We are testing social care workers and residents in care homes (with or without symptoms) both to investigate outbreaks and, following successful pilots, as part of a rolling programme to test all care homes.
There are currently three planning applications pending approval on which members of the public can comment on if they wish. Two are on Conery Lane and one on the Old Grantham Road.
You can view the applications by selecting Parish Council | Planning menu option or by clicking here. The full application details can be accessed by clicking on the Reference on the Planning Page of the website.
It is now being recommended in some mainly City or Urban boroughs that dogs be kept on a lead at all times. Fortunately that is not the case here in Whatton and Rushcliffe generally.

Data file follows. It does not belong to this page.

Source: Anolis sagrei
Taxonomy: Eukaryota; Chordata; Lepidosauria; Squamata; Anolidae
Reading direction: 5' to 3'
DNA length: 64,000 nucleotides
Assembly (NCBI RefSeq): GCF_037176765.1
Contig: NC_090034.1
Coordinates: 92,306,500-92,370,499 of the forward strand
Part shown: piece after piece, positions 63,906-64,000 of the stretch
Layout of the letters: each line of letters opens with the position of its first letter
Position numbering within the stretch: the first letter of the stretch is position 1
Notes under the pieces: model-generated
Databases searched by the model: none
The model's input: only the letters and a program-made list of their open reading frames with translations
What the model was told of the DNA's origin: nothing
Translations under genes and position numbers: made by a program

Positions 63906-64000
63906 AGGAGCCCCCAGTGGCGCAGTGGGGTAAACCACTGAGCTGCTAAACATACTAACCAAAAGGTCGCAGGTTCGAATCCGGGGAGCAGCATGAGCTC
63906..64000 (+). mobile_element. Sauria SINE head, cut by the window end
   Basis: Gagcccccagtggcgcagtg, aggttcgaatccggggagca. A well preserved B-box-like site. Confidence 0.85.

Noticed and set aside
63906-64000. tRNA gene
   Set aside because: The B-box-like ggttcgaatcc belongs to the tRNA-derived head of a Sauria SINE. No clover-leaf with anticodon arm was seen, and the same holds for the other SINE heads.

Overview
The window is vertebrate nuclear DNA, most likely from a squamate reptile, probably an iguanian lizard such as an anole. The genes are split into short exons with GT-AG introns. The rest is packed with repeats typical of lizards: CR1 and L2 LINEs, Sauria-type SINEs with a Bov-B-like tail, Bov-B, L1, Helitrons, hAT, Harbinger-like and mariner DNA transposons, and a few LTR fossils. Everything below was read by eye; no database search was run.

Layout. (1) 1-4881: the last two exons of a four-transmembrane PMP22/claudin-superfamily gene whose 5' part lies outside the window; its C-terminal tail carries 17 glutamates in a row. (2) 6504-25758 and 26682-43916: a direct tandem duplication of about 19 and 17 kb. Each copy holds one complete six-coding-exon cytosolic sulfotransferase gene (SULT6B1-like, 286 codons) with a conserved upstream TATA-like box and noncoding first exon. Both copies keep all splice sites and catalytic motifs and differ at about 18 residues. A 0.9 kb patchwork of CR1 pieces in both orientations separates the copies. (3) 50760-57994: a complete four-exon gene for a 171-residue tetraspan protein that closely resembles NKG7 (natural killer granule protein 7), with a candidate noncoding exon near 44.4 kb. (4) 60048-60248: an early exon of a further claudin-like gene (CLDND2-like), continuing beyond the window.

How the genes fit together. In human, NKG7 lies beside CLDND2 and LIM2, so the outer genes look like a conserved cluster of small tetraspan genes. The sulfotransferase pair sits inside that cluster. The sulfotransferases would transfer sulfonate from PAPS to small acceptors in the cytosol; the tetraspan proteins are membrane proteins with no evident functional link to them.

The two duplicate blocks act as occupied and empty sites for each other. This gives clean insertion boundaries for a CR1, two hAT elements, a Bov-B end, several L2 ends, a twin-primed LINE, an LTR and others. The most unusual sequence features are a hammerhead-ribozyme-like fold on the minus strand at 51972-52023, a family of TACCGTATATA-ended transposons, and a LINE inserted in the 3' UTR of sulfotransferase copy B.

Rushcliffe Borough Council reminds us that:
we must ensure that our dogs are under CLOSE control at all times, especially as we have lots more people out walking and riding and also be aware of any heavily pregnant sheep in adjacent fields.
PLEASE PICK UP AFTER YOUR DOG
Please tidy up after your dog, it’s not a bad dog, just a bad owner who leaves poo where others may tread and please don’t then hang your poo bag on a tree, gate or stile. Please place it where it belongs in your own bin or a dog bin of which there are plenty in the parish.
SOUND ADVICE THAT THE VAST MAJORITY (THOUGH REGRETTABLE NOT ALL) OF DOG OWNERS IN OUR PARISH FOLLOW. PLEASE DON’T BE ONE LETTING THE SIDE DOWN.
STAY SAFE, ENJOY THE LOVERY COUNTRYSIDE AND OUR NETWORK OF PUBLIC RIGHTS OF WAY BUT PLEASE HELP KEEP IT EQUALLY ENJOYABLE FOR OTHERS.